As the Democratic front-runner in the Third Congressional District race, John Salazar said he is not going to become complacent as Republican candidates continue to enter a crowding field.
"We are continuing to get the name out. That is the only way to win this. I still consider myself the underdog," Salazar said.
A state representative, Salazar, D-Manassa, stopped in Steamboat Springs on Sunday to shake hands at the finish line of the Steamboat Springs Marathon and then for a campaign fund-raiser at the Yacht Club. Salazar is on a 29 county tour of Colorado in his bid for Rep. Scott McInnis' vacant seat.
Routt County rancher Jay Fetcher, who is running for the state senate seat against Sen. Jack Taylor, R--Steamboat Springs, also attended Sunday's fund-raiser and had a marathon aid stop just outside of his ranch on Routt County Road 129.
Fetcher and Salazar have been friends for more than a decade after attending an agriculture leadership class in Russia.
A few weeks ago, Salazar won a spot on the Colorado Democratic Party's Aug. 10 primary ballot when he received 69 percent of the votes from delegates at the state Democratic convention. Grand Junction Mayor Jim Spehar dropped out of the race after failing to garner 30 percent of the delegate votes at the convention.
Salazar is unsure of who his Republican opponent will be as six candidates, including Steamboat Springs resident Matt Aljanich, are vying for the seat.
Other Republicans seeking a spot on November's ballot are Greg Walcher, former director of the Department of Natural Resources, state Rep. Gregg Rippy, R-Glenwood Springs, state Rep. Matt Smith, R-Grand Junction, Pueblo County Sheriff Dan Corsentino and Delina DeSanto, a Durango real estate agent.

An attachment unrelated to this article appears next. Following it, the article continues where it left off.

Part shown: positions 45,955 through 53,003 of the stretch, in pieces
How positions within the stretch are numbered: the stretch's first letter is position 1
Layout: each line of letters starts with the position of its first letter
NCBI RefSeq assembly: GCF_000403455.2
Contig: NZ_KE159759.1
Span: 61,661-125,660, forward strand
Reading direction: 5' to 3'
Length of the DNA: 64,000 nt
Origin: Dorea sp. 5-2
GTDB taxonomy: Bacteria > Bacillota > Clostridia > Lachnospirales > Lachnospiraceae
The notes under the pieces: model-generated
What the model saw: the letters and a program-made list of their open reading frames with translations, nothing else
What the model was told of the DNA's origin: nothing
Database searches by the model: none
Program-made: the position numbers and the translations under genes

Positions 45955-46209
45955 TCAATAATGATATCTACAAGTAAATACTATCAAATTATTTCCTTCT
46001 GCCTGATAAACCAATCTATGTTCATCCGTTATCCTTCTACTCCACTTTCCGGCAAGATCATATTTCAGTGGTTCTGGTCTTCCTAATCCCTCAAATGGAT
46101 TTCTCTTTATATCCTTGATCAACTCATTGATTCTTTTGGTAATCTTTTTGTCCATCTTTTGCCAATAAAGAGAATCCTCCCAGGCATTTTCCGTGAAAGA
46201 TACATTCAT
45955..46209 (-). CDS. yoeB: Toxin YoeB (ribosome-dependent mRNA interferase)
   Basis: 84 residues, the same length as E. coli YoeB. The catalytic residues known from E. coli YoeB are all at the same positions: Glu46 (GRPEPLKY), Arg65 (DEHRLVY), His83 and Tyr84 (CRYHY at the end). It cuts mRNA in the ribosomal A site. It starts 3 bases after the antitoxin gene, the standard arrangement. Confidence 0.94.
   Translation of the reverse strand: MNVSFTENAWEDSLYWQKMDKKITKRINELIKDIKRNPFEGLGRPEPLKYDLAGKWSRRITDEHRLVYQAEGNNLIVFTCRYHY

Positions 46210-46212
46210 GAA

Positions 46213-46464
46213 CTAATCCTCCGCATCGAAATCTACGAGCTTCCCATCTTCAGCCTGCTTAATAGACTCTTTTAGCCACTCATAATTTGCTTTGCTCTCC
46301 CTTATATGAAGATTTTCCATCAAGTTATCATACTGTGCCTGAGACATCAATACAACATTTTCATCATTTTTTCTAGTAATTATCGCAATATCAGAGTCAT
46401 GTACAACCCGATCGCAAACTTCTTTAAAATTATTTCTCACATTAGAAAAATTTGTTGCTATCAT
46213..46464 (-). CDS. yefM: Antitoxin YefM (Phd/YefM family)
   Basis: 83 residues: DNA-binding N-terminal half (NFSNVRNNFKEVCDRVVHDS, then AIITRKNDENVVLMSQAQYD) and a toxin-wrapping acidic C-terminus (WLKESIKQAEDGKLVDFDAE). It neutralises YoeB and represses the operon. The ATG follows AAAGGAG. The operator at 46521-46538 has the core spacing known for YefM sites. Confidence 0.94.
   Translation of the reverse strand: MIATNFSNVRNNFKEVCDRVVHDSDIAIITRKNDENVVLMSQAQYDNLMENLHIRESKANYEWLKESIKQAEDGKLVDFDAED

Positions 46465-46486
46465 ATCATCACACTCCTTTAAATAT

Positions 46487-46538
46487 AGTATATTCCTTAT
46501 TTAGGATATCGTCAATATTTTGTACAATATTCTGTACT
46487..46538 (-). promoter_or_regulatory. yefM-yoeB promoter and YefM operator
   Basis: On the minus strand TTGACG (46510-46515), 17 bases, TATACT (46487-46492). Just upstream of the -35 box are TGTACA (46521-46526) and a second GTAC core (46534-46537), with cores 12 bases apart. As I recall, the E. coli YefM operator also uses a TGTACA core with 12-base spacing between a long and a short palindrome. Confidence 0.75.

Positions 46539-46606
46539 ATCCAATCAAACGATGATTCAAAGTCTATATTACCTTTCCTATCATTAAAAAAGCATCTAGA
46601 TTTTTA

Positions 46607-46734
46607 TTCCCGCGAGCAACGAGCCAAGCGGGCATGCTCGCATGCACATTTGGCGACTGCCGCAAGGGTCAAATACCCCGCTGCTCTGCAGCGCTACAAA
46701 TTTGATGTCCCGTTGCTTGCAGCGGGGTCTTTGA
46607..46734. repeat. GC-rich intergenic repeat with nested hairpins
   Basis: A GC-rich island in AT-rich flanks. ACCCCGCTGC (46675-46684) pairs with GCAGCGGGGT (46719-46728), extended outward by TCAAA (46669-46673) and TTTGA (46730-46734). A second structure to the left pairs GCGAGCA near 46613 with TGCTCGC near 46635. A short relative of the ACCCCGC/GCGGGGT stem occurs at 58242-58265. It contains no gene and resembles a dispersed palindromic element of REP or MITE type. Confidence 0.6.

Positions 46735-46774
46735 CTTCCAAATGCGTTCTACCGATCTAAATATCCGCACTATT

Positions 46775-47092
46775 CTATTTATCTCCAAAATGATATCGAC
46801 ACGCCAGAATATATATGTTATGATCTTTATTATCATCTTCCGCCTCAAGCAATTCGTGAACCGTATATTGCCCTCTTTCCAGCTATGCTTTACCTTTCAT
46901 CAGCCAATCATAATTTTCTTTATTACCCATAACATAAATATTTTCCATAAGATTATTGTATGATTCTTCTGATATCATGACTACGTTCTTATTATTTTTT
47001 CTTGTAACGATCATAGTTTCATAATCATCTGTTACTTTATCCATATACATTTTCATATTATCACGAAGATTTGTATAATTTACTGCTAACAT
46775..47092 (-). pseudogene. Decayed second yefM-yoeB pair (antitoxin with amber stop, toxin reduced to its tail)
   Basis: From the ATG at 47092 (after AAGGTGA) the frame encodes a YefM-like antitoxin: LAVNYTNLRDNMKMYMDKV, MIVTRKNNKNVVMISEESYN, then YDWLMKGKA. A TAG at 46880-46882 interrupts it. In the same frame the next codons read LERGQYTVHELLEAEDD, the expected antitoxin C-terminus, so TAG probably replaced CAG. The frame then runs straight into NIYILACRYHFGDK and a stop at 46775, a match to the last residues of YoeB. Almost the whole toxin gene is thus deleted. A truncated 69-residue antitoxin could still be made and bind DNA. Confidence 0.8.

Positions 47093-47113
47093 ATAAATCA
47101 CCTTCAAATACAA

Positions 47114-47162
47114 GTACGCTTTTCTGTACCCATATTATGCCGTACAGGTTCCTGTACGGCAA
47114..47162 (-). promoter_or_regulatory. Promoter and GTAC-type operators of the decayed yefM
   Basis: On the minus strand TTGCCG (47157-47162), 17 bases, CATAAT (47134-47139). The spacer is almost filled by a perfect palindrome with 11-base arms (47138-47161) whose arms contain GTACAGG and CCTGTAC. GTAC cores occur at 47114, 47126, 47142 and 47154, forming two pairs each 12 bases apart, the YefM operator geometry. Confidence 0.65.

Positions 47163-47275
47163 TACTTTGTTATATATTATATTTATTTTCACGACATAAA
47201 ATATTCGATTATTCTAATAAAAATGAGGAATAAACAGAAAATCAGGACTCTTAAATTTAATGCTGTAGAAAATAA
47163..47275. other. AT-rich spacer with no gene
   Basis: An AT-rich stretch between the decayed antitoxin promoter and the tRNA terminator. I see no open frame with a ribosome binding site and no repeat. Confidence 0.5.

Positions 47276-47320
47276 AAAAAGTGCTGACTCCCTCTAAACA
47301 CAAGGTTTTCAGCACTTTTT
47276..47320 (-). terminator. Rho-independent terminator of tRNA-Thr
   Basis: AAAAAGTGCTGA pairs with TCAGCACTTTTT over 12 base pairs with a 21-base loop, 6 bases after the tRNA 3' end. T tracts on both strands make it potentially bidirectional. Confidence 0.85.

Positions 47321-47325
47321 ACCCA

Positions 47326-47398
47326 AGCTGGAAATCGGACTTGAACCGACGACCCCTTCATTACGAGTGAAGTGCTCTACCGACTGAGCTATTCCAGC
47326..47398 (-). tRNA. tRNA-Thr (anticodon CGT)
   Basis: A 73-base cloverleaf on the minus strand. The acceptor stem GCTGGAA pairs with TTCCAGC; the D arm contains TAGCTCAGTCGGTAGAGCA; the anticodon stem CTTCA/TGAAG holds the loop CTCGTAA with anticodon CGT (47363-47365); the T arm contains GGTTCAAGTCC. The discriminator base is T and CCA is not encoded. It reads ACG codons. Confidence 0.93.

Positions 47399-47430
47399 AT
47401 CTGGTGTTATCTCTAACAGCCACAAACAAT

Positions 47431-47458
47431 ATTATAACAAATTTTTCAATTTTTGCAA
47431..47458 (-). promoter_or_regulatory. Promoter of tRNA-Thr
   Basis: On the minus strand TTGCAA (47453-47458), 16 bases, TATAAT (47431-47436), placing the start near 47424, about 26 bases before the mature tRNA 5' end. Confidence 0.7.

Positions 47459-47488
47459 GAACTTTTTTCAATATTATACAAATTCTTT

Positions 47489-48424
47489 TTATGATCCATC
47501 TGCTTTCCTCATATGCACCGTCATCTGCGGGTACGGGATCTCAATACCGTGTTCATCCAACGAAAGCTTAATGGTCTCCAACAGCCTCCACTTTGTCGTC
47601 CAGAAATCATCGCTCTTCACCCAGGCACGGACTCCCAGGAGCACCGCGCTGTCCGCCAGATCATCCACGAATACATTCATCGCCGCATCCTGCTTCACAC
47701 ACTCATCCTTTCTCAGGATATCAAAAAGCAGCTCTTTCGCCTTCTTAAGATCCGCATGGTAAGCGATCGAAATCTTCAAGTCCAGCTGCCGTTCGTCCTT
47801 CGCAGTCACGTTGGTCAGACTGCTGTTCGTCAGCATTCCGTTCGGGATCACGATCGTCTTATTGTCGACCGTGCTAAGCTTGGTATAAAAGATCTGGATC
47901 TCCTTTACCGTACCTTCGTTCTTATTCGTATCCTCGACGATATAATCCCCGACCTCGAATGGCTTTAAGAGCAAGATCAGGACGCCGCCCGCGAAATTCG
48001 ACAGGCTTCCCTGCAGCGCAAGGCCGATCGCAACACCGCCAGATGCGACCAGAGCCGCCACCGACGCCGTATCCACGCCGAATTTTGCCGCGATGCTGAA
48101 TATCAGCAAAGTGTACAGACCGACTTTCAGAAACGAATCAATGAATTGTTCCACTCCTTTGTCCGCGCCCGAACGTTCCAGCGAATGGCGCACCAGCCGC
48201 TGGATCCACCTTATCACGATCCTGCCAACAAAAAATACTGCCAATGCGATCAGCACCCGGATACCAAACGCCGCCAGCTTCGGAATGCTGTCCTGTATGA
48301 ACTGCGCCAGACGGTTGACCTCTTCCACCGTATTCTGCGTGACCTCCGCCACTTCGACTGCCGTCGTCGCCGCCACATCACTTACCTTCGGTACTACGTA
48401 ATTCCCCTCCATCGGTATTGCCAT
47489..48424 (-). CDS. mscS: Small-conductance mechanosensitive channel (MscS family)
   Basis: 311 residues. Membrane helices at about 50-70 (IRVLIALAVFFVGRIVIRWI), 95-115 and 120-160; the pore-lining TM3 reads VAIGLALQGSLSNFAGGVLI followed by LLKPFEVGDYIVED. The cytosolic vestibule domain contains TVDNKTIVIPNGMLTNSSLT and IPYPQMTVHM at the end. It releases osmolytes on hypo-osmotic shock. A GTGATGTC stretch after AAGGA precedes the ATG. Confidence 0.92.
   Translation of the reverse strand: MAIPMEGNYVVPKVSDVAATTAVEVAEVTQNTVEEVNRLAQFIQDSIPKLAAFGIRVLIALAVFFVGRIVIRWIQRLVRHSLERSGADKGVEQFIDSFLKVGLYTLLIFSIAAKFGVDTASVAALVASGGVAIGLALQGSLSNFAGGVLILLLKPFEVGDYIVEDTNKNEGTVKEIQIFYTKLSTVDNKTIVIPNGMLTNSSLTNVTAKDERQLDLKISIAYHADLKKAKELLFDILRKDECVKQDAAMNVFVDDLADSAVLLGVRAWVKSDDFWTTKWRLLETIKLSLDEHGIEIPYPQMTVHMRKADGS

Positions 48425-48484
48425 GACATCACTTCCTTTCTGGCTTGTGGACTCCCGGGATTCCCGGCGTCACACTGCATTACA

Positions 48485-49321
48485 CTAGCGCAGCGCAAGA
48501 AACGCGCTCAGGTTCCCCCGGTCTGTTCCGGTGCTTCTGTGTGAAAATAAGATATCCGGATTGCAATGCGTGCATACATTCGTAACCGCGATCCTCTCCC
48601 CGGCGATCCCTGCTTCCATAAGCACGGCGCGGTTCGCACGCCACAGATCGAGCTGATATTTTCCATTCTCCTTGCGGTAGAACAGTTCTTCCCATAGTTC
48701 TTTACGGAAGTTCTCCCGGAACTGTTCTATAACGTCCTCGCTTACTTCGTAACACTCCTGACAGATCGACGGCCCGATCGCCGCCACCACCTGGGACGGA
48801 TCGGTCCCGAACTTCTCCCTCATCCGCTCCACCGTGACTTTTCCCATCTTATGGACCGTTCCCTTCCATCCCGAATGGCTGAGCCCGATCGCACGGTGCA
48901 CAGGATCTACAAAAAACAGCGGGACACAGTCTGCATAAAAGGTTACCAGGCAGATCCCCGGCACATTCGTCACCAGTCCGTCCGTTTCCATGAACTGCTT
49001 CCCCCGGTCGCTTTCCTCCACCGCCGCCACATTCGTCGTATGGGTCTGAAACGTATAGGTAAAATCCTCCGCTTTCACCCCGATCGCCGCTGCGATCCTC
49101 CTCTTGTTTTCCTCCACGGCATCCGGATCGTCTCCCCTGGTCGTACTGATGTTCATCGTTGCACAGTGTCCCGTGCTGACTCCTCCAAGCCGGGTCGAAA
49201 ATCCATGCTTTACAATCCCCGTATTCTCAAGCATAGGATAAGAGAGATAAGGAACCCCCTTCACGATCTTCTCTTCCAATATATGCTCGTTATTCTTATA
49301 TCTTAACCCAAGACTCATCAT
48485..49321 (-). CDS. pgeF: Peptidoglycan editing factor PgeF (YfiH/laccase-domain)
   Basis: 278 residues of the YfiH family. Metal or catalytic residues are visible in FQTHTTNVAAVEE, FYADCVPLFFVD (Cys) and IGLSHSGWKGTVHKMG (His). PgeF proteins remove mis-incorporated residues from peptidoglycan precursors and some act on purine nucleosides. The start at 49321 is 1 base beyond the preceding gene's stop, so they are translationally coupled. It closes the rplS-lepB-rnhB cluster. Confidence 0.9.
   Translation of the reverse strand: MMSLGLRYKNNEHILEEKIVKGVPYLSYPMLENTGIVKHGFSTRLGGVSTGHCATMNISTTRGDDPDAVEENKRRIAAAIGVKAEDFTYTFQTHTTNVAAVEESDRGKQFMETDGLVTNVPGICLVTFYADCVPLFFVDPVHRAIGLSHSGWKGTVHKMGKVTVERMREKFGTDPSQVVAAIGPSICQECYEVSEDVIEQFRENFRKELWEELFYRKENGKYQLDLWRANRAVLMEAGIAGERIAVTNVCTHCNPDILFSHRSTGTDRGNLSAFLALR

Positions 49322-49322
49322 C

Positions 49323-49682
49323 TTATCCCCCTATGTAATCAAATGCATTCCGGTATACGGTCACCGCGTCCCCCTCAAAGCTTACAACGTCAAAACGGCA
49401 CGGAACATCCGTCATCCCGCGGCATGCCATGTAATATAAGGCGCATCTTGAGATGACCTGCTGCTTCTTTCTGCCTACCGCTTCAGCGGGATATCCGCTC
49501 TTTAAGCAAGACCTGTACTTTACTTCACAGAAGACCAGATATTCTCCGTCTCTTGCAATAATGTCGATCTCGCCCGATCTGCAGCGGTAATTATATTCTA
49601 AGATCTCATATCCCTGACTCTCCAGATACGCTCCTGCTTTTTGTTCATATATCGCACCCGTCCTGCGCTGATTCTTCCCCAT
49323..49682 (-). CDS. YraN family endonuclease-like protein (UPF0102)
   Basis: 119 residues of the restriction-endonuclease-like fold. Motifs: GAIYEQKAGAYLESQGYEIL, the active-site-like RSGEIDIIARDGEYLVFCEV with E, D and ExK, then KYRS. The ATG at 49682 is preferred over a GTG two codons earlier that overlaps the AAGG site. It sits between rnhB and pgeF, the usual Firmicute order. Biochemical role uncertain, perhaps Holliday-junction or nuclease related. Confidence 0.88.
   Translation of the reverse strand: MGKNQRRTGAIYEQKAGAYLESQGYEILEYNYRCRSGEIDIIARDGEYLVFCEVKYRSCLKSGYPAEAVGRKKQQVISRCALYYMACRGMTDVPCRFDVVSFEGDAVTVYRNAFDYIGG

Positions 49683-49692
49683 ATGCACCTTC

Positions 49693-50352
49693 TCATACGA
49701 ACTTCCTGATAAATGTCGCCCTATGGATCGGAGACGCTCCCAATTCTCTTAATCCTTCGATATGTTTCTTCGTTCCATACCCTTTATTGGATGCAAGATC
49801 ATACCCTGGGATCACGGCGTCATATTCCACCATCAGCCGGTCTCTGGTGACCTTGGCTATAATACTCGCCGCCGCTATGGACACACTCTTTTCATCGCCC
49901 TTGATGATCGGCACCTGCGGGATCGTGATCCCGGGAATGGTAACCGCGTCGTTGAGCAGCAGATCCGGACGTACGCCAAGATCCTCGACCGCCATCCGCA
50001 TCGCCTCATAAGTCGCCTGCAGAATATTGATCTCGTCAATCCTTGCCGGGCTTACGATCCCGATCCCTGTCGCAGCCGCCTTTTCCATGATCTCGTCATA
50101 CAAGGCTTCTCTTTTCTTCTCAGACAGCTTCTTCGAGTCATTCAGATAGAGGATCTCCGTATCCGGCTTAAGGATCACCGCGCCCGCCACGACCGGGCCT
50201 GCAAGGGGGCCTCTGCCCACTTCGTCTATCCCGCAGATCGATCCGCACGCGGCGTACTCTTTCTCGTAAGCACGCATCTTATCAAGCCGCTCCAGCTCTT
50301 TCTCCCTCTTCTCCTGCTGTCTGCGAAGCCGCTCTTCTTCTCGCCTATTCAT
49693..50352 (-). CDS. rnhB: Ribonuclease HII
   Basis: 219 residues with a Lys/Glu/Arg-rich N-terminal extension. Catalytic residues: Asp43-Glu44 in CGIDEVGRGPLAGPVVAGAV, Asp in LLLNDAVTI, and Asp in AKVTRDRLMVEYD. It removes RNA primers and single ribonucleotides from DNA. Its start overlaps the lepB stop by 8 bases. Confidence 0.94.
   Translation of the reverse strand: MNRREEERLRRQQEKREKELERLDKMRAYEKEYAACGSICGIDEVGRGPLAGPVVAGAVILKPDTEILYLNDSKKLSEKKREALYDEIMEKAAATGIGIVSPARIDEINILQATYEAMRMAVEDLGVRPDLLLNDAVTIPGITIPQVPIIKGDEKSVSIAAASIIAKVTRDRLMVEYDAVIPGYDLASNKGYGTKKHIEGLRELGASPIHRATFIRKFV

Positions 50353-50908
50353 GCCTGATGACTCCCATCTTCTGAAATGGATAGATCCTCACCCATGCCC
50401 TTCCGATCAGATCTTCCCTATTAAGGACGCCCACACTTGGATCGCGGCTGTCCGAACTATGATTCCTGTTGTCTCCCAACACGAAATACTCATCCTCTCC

"It is going to be interesting. It is going to be a heck of a fight," Salazar said.
Regardless of the final opponent, one of the key issues will be water in the upcoming election, Salazar said.
Salazar, who is a fifth generation Coloradan and San Louis Valley rancher, said he recognized the importance of water. If elected in November, Salazar said, he would be the 17th member of Congress who would make his living from farming or ranching. He said Steamboat has a balancing act in attracting tourists with its water and leaving water for agriculture.
"Coming from a farming and ranching background, I know how difficult it is to make a living. Without water, you don't have a living," he said.
National issues that Salazar is ready to tackle are deficit spending, which he worries will create high interest rates, inflation and a loss of jobs, and allowing farmers and ranchers to continue to use federal lands.
Salazar, who served in the tail end of the Vietnam War and has a son in the National Guard, said he is not in favor of pulling out of Iraq without stabilizing the country first.
Salazar is well aware of the attention brought to this race and his younger brother Attorney General Ken Salazar's race for U.S. Senate.
"It is drawing quite a bit of national attention," Salazar said. "I think it is a great opportunity."
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